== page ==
The Khmer Republic and the United States signed a joint agreement on Saturday (29 September), which guarantees that Khmer will receive a further three million dollars of economic aid from America.
LV & GV Temple with people towards it (3 shots)
SV Boy selling ice-cream
SV People walking into temple
MV & SCU People distributing rice for monks
MV Altar & women lighting candles (3 shots)
SV Congregation & monks chanting (6 shots)
GV Street scene in Phnom Penh (2 shots)
MV & CU Soldiers on duty in street (3 shots)
GV Truckload of soldiers passing
GV & MV Security checks made by soldiers on cars in street (3 shots)
LV & GV Crowd gathered around T28 fighter that crash-landed (3 shots)
SV Old man carrying part of T28
LV Crowd round aircraft
Initials ESP/2012 ESP/2030
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Background: The Khmer Republic and the United States signed a joint agreement on Saturday (29 September), which guarantees that Khmer will receive a further three million dollars of economic aid from America. The money will be used to import essential commodities, including spare parts, industrial equipment, lorries and chemicals.
Meanwhile, the Khmer capital, Phnom Penh, continues to put up a convincing display of normality. From Wednesday to Friday most of the population took part in the celebrations during an important three-day Buddhist festival. They visited the temples to pay their respects to their dead ancestors, and to present the monks with household utensil and cooked rice.
School children were on holiday and all shops closed for the festival. But beyond the outskirts of the city, Government troops fought off Communist guerrilla attacks on their defences. Throughout the week there were clashes between Government and guerrilla troops south and north-east of the city.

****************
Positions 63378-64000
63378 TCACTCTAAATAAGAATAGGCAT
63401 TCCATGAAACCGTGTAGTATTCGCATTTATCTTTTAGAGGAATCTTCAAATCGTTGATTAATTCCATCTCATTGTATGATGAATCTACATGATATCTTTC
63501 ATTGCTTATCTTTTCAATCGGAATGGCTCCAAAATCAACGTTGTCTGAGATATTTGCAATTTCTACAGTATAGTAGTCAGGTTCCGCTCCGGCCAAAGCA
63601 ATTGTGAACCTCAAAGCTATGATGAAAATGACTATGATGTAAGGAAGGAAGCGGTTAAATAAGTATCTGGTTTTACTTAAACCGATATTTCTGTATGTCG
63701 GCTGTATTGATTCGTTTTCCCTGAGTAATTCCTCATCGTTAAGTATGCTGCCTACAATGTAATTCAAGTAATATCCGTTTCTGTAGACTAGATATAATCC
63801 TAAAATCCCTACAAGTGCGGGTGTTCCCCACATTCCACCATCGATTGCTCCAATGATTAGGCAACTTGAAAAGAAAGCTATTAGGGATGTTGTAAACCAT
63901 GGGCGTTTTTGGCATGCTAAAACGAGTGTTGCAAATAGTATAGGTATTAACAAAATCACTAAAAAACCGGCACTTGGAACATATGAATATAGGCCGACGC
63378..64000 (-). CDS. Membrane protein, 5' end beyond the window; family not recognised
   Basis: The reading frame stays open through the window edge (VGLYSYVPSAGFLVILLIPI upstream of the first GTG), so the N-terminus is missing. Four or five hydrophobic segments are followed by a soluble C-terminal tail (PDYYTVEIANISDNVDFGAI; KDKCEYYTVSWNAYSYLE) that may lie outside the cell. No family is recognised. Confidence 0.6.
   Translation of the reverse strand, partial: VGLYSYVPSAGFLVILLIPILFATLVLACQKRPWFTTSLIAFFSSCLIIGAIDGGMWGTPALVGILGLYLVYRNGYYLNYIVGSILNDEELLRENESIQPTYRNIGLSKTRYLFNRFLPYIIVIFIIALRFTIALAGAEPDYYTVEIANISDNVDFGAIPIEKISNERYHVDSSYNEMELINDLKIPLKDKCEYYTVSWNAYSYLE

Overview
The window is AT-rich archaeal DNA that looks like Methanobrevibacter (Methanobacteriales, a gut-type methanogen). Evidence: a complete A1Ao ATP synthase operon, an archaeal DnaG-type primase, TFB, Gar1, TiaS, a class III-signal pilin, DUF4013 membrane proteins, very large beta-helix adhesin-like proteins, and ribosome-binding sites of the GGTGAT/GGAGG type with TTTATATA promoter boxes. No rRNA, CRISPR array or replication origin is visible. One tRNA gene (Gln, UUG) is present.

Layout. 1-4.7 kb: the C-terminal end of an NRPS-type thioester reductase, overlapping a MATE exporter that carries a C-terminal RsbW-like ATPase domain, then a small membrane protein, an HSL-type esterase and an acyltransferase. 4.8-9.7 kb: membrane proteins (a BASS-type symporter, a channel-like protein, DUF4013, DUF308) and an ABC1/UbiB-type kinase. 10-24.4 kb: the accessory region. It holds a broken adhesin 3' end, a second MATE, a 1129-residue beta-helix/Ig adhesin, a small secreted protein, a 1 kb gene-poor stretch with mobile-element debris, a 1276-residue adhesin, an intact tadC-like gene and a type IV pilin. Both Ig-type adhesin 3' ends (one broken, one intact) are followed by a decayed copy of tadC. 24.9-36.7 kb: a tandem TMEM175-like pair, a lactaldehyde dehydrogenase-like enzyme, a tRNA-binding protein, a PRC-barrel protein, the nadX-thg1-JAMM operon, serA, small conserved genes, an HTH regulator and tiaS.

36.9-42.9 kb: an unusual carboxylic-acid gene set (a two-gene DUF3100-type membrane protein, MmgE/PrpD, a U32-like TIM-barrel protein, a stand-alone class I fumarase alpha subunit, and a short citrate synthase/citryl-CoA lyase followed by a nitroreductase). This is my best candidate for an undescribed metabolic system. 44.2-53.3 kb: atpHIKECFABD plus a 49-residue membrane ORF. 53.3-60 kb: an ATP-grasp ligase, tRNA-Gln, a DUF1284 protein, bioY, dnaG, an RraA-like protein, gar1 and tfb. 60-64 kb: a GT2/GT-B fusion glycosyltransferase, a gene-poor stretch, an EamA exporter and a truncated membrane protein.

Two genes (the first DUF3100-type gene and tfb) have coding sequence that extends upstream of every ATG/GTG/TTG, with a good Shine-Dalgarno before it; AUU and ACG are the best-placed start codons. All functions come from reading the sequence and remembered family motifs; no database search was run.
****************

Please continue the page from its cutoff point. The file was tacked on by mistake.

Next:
SYNOPSIS: The people of Phnom Penh in the Khmer Republic have suffered three years of war, but they still find time to observe their religious festivals. This week they enjoyed a three-day holiday for one of their most important Buddhist festivals, and many of them visited their temples to present rice and household utensils to the monks.
The most important ceremony they had to observe was to pay their respects to their dead ancestors.
Though still besieged by Communist forces, the Khmer capital continues to put up a convincing display of normality, though of course the inevitable presence of soldiers on duty int he streets is an inescapable reminder that they are in the middle of a war situation.
Throughout the three days of the festival, Government troops were engaged in clashes with the Communists on the outskirts of the city. Security in Phnom Penh has to remain tight, with a front-line only a matter of miles away.
In the surrounding countryside there is still plenty of evidence of the military battle that is in progress. This American-made T28 bomber, piloted by a Khmer pilot, had to crash-land as it returned from a bombing raid over Kampong Cham. The souvenir hunter did not get far with his prize, the aircraft having landed in a rice field.